• No headlight
  • Not street-legal

In the end, these are solid dirt bikes.

Buyers Guide (Best Year, Pricing, etc.)

If, after all of that, you’re still interested in this enduro, here are a few things to know about buying one:

  • What’s the best year KTM 300 XC-W to buy?
  • What they are worth used
  • Where to look to buy one

Best Year

Picking the best year of a KTM 300 XCW is straightforward, and fairly easy to figure out. Basically, the newer models are best, but if you can find an older used KTM that’s in good shape, it’s probably a good bike.

The older models are certainly “good” bikes, but if you can find a 2008 or newer, that would be good. Additionally, if you can find a 2012 KTM 300 XC-W that would be even better. They have an updated frame that makes the bike handle quite a bit better.

How much does a KTM 300 XC-W cost?

BASE MSRP: $10,999
Destination Charge: Contact a local dealer
Freight Surcharge: Contact a local dealer

Without talking to any of the local KTM dealers near me, I’m guessing it would be around $11,500-$12,000 to take one home.

How much is a used KTM300XCW worth?

Even though getting a new bike is fun, you can usually save quite a bit of money if you buy used. Since these have been around for so long, the price range is fairly broad. Having said that, a used KTM 300 XC-W should cost somewhere around $6,500-$7,500.

How do I know?

Not only did I check Kelley Blue Book, but I also looked up used bikes on Facebook Marketplace and Craiglist. Unfortunately, for me, there weren’t too many in my neighborhood. There were, however, quite a few within 200 miles of me.

Here are the best listings I found:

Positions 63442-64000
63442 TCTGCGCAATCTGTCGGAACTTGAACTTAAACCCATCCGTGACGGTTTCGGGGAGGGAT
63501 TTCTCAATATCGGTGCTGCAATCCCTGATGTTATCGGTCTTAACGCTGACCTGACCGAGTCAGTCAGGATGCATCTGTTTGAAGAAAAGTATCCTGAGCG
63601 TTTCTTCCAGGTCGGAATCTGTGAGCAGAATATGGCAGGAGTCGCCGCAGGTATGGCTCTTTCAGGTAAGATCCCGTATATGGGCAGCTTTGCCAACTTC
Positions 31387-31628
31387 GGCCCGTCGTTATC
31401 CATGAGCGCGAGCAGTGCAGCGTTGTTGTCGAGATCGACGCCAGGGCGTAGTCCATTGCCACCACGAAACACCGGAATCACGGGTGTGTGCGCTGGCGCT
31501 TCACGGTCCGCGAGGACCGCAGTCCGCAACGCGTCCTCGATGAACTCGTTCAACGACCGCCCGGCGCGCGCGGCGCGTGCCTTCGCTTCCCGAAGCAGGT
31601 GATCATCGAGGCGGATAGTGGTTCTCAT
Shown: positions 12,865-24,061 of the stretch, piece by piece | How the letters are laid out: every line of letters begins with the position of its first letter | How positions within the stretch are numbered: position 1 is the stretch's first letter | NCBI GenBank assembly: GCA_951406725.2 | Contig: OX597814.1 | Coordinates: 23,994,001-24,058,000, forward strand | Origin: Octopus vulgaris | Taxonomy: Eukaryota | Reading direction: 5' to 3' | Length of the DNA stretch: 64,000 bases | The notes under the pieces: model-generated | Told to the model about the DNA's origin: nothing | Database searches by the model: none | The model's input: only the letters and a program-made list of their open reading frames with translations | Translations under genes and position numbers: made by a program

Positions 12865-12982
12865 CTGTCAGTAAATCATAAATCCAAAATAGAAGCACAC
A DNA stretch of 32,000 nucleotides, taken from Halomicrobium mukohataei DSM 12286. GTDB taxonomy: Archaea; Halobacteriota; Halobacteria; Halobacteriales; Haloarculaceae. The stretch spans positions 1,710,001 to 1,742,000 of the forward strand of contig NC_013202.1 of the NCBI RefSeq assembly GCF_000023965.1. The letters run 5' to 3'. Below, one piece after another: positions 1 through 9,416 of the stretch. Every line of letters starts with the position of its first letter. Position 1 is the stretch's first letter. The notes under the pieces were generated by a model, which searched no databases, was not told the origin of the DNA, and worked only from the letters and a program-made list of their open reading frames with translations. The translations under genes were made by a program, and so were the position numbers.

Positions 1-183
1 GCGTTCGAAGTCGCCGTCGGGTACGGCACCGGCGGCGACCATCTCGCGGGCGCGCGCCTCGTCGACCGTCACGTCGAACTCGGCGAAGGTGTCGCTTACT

2024 KTM 300 XC-W – $11,999 (new, from a local dealer)
2022 KTM 300 XCW – $9,000
2022 KTM 300 XC-W – $8,900
2021 KTM 300 XCW – $9,500
2021 KTM 300 XC-W Erzberg – $9,999
2018 KTM 300 XCW – $6,800
2016 KTM 300 XCW – $5,100
2015 KTM XCW – $5,100
2014 KTM 300 XC-W – $5,200
2014 KTM 300 XC-W – $5,000
2006 KTM 300XCW – $3,500

From this list of 11 KTM dirt bikes for sale, the average price comes out to about $7,300. However, as you can see, the price ranges from as cheap as $3,500 to as much as $9,500 (not counting the brand-new 2024 or the Erzberg).

Is Kelley Blue Book Price Accurate?

Now that we’ve got a good idea of the real-world value, I decided to check the Kelley Blue Book website to see what they have the bike valued at. Here’s a screenshot of the price:

Screenshot of the Kelley Blue Book value for a 2020 KTM 300XC-W

Apparently, KBB has found that these bikes typically sell for more than my guesstimate of $7,000.

Trade-In Value: $6,240
Typical Listing Price: $8,920

With this in mind, a used KTM 300XC-W may typically sell for more than $7,000. As I mentioned, I was only able to find these used outside of my region, and in my region. Also, the KBB price is for a 2020 model, which doesn’t take into account all of the older years.

Where to Buy?

As you know, if you want a new, 2023 or 2024 KTM 300 XC-W, all you have to do is head over to your local KTM dealer and pick one up.

If you want an older, used enduro, just check Facebook Marketplace, Craiglist, Cycle Trader, etc.